Like many, my father’s struggle with Alzheimer’s was a long and gradual one, but that did not make it easier for him, and it didn’t make it easier for all of the people who loved him. We had to say goodbye over and over as parts of who he had been vanished like color from a beloved garment, never to be restored. Continue reading →
Love in the senior years: A true inspiration to me. My parents are married over sixty years as of this writing. Sixty years of ups and downs, good health and bad, happiness and sadness. But one thing remains: a steadfast love. It is this love that inspired me to write; theirs, and another couple: my husband’s elderly aunt and uncle. Continue reading →
My mother, Vera, was diagnosed with Alzheimer’s in October of 2006. That was the day my world changed – forever. I will never forget (or is that statement actually true?) the day I received the phone call. “Mrs. Howell, I am calling to tell you your mother has dementia.” The doctor lacked bedside manner, and he assured me he could call in medications that would make Momma better. Continue reading →
My parents raised four children in a small community located near Charlotte, NC where they were active in social and church affairs. Jim coached Little League and Rusty directed the polling place in our precinct. My siblings and I grew up, went to school, and made life-long friends there. But then, gradually, negotiating the complexities of social interactions became more difficult for Mom and Dad and they withdrew from the activities they once enjoyed. Continue reading →
I grew up in in the mountains of New Mexico in a roadside attraction built by my father.
With the exception of, “I love you,” I have probably spoken this one sentence more than any other. I defined myself as the daughter of Ross Ward, the man who created Tinkertown Museum.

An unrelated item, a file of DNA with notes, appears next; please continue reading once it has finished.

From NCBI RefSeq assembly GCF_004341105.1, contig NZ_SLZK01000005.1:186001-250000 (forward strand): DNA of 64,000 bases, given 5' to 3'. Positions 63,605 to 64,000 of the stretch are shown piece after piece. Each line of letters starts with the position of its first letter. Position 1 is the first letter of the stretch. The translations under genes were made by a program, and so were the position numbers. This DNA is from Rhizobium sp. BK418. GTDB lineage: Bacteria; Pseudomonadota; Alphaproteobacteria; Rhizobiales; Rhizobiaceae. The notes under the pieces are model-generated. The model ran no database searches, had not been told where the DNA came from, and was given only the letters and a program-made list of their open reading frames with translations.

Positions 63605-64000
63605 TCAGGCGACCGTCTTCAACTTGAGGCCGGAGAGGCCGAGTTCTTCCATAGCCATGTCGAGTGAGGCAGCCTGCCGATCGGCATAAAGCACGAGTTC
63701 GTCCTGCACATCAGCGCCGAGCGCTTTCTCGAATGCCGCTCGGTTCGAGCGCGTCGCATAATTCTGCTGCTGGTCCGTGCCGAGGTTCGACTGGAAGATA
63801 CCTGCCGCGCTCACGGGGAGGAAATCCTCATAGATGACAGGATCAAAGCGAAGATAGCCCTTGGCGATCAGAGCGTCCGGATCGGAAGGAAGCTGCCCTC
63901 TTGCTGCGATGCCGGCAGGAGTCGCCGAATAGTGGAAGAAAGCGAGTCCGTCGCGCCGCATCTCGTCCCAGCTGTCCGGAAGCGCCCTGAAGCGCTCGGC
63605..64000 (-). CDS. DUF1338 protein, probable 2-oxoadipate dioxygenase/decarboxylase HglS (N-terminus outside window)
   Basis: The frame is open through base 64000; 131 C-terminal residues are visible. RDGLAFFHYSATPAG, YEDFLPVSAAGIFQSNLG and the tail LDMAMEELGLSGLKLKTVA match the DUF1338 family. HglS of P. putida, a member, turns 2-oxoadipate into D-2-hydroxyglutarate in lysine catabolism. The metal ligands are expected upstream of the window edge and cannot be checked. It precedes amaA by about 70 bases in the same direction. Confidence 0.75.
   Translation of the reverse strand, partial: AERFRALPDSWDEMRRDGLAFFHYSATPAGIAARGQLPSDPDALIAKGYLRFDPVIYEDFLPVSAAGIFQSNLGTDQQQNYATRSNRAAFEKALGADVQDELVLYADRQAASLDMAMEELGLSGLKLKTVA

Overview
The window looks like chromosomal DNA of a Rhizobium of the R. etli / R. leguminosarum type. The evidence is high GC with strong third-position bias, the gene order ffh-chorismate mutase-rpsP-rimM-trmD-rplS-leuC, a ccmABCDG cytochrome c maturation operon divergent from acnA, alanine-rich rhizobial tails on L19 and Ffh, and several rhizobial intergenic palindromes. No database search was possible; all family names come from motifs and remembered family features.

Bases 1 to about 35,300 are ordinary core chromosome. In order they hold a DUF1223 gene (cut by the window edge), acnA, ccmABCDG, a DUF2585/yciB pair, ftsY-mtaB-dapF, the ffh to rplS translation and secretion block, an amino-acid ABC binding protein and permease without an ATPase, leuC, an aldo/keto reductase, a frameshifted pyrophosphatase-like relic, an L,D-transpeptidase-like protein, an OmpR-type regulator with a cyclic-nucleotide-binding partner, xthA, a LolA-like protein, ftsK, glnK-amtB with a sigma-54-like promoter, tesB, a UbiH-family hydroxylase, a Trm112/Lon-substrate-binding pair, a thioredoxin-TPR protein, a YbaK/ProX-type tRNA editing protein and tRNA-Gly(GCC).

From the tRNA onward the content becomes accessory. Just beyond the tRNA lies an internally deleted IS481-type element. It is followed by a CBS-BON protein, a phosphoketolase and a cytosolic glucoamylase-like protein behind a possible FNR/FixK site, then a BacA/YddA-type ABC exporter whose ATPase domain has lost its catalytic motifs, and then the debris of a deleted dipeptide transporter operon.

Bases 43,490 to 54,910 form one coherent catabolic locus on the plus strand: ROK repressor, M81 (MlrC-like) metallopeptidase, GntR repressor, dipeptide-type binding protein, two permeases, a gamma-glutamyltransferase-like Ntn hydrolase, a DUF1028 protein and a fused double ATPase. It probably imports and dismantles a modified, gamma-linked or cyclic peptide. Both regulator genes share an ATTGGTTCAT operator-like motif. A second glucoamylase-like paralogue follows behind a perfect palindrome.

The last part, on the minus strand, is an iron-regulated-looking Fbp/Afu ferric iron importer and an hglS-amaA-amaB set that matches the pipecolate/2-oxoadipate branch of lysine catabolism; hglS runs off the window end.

I did not mean to write a book. After my father died from complications of early onset Alzheimer’s disease, I sat down with my journals to try to understand what had happened to me and to my family in a five-year period that began just before I turned thirty. Continue reading →
It can get lonely carrying on with this job that most people think I must be a “little strange” to be doing. “You’re a hospice chaplain? Isn’t that morbid to be doing that?” Someone felt my going so far as to write a book about it was downright peculiar and distasteful. But with my front-row seat at Act Three Scene Three of people’s lives, I keep getting intimate glimpses of what hospice patients are pondering, remembering, laughing Continue reading →
In the late 1990s, I joined a writers’ group. The rules were simple: “Bring three pages, double-spaced, to read. Ask for the critique you want.” I wanted to write, not just think about writing.
I wrote and shared a story about a trip my sister and I made to visit our mother in Southern California. It had been an odd time and we were still trying to make sense of it. Writing helped. I kept writing, especially about funny conversations I had with Mom. Continue reading →
I was twenty-four years old when I became a caregiver for my grandpa. I left my old life and moved in with my grandparents to care for my Grandpa in his journey through Alzheimer’s. There at the very start of my journey, fresh in that new place of life, I sat down and began with the following email to my family: Continue reading →